Clarksons Research database shows 26 ports globally with proposed ammonia bunkering facilities.

At the end of March, Yara International said it had won approval from the Norwegian authorities to install a 1,000-cbm floating stationary barge at Fjord Base in Floro that is primarily expected to be used to bunker offshore vessels with ammonia.

Norway’s Azane Fuel Solutions is developing a new zero-emissions ammonia bunkering ship in partnership with US power company Amogy. Photo: Azane Fuel Solutions

But Regan pointed out that the large ammonia production projects will not necessarily be in the right place for bunkering.

“Putting together the whole supply chain for ammonia is going to be very difficult,” Regan added.

He said ship-to-ship transfer of ammonia will take years to develop, largely due to the fuel’s toxicity.

Mark Bell, general manager at the Society for Gas as a Marine Fuel, said the SGMF is working on the first bunkering guidelines for ammonia. Photo: Lucy Hine

The Society for Gas as a Marine Fuel, or SGMF, is about to produce a full lifecycle analysis for ammonia based on first-hand data.

SGMF general manager Mark Bell admits this will largely focus on well-to-tank information but added there is a little tank-to-wake data included and it is “positive”.

It is also planning to produce its first bunkering guidelines for ammonia by the end of this year. Fundamental to these will be the need to keep it in a liquid state as once it vapourises it becomes a toxic gas.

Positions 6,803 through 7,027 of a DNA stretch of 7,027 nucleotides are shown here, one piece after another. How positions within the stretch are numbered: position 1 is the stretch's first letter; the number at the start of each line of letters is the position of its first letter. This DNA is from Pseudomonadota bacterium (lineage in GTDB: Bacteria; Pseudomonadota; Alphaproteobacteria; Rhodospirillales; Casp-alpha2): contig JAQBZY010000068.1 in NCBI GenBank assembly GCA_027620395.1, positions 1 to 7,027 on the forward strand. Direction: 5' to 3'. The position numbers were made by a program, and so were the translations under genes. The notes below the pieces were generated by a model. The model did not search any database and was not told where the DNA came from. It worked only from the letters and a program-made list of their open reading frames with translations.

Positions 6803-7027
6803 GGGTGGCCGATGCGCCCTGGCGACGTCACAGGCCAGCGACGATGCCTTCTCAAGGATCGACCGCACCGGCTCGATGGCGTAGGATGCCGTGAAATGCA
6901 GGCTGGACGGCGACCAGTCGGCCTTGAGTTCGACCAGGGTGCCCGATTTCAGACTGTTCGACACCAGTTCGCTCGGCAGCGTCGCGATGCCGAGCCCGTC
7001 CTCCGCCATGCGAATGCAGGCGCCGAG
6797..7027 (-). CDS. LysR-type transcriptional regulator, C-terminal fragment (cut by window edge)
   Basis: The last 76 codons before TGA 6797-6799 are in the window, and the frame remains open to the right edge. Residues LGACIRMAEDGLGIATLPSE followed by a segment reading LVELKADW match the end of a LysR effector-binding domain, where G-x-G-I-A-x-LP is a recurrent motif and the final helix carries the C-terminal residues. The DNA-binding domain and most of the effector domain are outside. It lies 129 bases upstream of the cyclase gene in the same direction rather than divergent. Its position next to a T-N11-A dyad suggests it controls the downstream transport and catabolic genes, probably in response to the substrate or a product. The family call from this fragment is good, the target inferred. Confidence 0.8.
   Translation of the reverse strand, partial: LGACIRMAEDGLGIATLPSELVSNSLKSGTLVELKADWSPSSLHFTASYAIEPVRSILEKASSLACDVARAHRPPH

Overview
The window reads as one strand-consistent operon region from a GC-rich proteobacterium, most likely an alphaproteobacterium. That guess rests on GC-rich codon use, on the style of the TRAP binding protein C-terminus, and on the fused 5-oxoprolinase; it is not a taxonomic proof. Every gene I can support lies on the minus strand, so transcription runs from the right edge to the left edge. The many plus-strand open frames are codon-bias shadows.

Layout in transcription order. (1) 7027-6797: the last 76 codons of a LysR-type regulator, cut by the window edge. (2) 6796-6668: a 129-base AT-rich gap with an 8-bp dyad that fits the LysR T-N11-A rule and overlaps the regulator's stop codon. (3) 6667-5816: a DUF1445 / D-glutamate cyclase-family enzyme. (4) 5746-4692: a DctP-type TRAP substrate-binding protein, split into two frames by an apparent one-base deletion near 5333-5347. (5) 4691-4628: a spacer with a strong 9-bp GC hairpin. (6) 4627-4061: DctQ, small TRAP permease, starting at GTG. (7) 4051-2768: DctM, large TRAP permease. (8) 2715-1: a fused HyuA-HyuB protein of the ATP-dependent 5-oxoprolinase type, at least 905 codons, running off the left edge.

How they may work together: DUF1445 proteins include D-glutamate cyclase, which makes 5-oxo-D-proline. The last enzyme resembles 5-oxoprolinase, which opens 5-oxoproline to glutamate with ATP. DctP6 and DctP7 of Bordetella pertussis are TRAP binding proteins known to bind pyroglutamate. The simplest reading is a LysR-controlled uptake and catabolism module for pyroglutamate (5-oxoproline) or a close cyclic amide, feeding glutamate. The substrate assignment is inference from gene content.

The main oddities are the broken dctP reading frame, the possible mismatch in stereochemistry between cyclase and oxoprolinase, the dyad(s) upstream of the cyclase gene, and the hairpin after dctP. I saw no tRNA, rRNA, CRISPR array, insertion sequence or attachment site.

Bell said: “Put simply, ammonia will need to be ‘clean or nothing’ — so either blue or green ammonia.” He described green or fully “clean” ammonia as “the end game fuel” and “a real goal to go for”.

But he cautioned that it would need to be shifted to the right place for bunkering. “Don’t underestimate the emissions cost of moving the fuel,” he said.

He urged the industry not to forget the lesson it learned from LNG, which was available everywhere, but nowhere as a fuel for shipping and needed the build-out of its own bunkering network.

Regan highlighted that it took LNG bunkering around 10 years to develop and, while ammonia may have added impetus from decarbonisation, this is balanced by the fact that the upstream element of the supply chain does not exist, and it is a more hazardous fuel.

“If it goes at the same pace as LNG, even with those tailwinds behind it, I still think it will be doing quite well,” he said, adding that this is a realistic view of the challenges of developing the whole supply chain.